illustration of parliament house from a lookout point, with trees in the foreground

Jumping Ship: How to Move Home

Illustration: Katie Ward

I hate the term ‘blessing in disguise’. It’s unsettling to think that an awful thing can be reduced to a vehicle for something good or even a shield against a slightly more awful thing. If a terrible situation improves, that improvement isn’t a reward for putting up with the initial issue.


That being said, when my parents broke up during my final high school exam block, it never occurred to me that anything would change other than the number of adults in the house. It certainly never occurred to me how much it would affect my move away from the Sunshine Coast. It was the kind of break-up with shards and splinters, where wedding rings come off but documents don’t get signed.


As it happens, their messy breakup was my clean breakaway. I didn’t leave the proverbial nest-so much as see it fall out of the tree.


If you happen to be a connoisseur of divorce literature, you’ll notice that it separates pretty distinctly into a dichotomy of When My Parents Forget How to be Friends and How to Sleep Alone in a King-Size Bed. Stressed-out eighteen-year-olds are something of an untapped demographic in that area. I had always assumed that once I finished primary school, I would be past the point where I was allowed to care about my parents’ relationship.


So, I acted accordingly. When parents of friends and alarmingly up-to-date teachers asked how I was holding up, I had an easy, impersonal response: “It’s not really relevant to me.” At that point in time, that felt very true. I had a suitcase full of thermals and a one-way plane ticket to Canberra; if I was jumping ship, did it matter if it sank behind me?


Once again, disintegrating families aren’t a trial to earn an award for being satisfactorily resilient. Some parts of the whole situation are just objectively bad. When you fly thirteen hundred kilometres South and restart your life in an eternal Year 6 excursion, basically everything is unfamiliar to a bewildered first-year brain. Translating that experience to your family is draining at the best of times, and naturally, like any tale of two cities, this also happened to be the worst of times. When your parents forget how to be friends (as the divorce discourse tells us), every disclosure to one is an omission to the other. It becomes more sensible to neglect to talk to either. Unhealthy as it may be, it becomes a relief to come untethered so that you can tie yourself down elsewhere.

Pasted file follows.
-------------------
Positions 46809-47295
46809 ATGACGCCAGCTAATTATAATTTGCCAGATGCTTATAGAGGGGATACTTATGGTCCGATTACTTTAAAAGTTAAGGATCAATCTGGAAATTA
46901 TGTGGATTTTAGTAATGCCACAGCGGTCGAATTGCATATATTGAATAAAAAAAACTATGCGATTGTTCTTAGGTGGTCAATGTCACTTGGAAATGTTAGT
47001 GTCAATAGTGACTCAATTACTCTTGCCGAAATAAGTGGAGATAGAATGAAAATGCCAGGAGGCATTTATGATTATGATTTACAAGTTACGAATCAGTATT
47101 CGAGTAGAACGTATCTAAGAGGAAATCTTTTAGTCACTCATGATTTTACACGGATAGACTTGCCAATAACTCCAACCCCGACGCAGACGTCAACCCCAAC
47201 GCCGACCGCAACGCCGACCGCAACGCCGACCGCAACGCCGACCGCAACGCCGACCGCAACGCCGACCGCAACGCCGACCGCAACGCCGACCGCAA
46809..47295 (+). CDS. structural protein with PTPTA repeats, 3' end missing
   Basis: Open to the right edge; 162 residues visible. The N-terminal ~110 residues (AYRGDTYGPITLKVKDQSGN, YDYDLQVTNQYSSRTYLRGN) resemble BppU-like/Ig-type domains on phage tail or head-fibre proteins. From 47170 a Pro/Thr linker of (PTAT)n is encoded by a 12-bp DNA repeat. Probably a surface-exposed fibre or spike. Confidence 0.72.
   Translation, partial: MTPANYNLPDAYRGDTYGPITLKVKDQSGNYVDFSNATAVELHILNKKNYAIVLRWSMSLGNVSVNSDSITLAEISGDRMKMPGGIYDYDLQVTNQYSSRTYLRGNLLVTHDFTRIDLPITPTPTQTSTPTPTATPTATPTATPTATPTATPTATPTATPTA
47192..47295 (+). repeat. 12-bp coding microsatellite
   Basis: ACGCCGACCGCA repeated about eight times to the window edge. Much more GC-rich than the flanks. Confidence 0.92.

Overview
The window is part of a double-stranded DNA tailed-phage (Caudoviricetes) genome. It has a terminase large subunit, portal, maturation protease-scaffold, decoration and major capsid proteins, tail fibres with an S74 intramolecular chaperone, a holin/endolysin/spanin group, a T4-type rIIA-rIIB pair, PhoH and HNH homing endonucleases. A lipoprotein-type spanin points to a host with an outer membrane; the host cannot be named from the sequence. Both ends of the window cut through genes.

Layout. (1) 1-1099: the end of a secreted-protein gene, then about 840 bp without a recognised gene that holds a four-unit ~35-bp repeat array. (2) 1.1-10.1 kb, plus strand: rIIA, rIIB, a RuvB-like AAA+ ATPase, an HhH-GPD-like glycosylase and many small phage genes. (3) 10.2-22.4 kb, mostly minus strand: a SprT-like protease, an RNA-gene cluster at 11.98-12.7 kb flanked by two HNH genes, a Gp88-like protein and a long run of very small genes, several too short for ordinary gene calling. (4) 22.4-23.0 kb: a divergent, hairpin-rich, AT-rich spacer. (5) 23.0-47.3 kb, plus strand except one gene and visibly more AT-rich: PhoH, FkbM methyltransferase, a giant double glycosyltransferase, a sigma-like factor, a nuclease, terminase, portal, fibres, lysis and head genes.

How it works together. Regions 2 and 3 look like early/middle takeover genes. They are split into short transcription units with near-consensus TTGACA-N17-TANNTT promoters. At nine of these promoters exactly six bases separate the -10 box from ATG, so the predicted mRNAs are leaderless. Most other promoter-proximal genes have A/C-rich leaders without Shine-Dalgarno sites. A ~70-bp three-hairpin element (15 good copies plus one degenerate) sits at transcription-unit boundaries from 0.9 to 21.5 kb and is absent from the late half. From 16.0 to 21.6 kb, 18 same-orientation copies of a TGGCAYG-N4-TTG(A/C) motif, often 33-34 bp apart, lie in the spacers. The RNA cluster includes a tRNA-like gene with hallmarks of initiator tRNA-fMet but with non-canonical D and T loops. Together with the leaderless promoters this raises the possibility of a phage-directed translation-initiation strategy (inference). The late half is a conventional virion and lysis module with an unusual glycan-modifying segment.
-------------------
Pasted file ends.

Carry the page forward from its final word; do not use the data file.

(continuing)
Obviously, people who say they miss home aren’t referring to a street address. Castle though it may be, the home itself isn’t the drawing force that makes you feel like every other bed you sleep in is temporary. Homesickness is built on the faces and rituals that suddenly disappear from your everyday life. The most common complaint I heard among fellow first-years was for family meals: the well-rehearsed, comfortable conversation over a well-rehearsed, comfortable dinner. Regardless of the quality of the food, it’s something you train yourself to love after years of practice.


With a reconfigured family, I had less than a month to re-imagine those traditions. They didn’t get a chance to crystallise before I hopped on a plane to make new ones. Whatever home I’ve trained myself to love, a return ticket won’t bring me back to it.

Obviously, two divorces would be too many; I haven’t split up with my home address. Geographically, I do love Queensland. I love living at Poseidon’s cat-flap, where two layers are too many, and you can taste the colour in fruit. I love wearing a maroon jumper in a blue crowd and complaining about politicians that my relatives probably helped to elect. During O-Week, a slightly unusual home address is ideal for bulking out an otherwise-thin personality.


Yet it’s not quite headquarters anymore. Over Autumn break, I remember Dad sitting down at the same table that hosted grade two spelling tests and calculus in the same handwriting, and asking when I would be going home. I looked at my plane ticket, told him the date of my flight, and we carried on with a family dinner that wasn’t really a family dinner.


And when I finally used that ticket, it didn’t feel temporary.

My family imploded at the wrong time, so I outsourced Home.


It wasn’t a blessing, but it put a full stop on Queensland and let me re-start with a capital.

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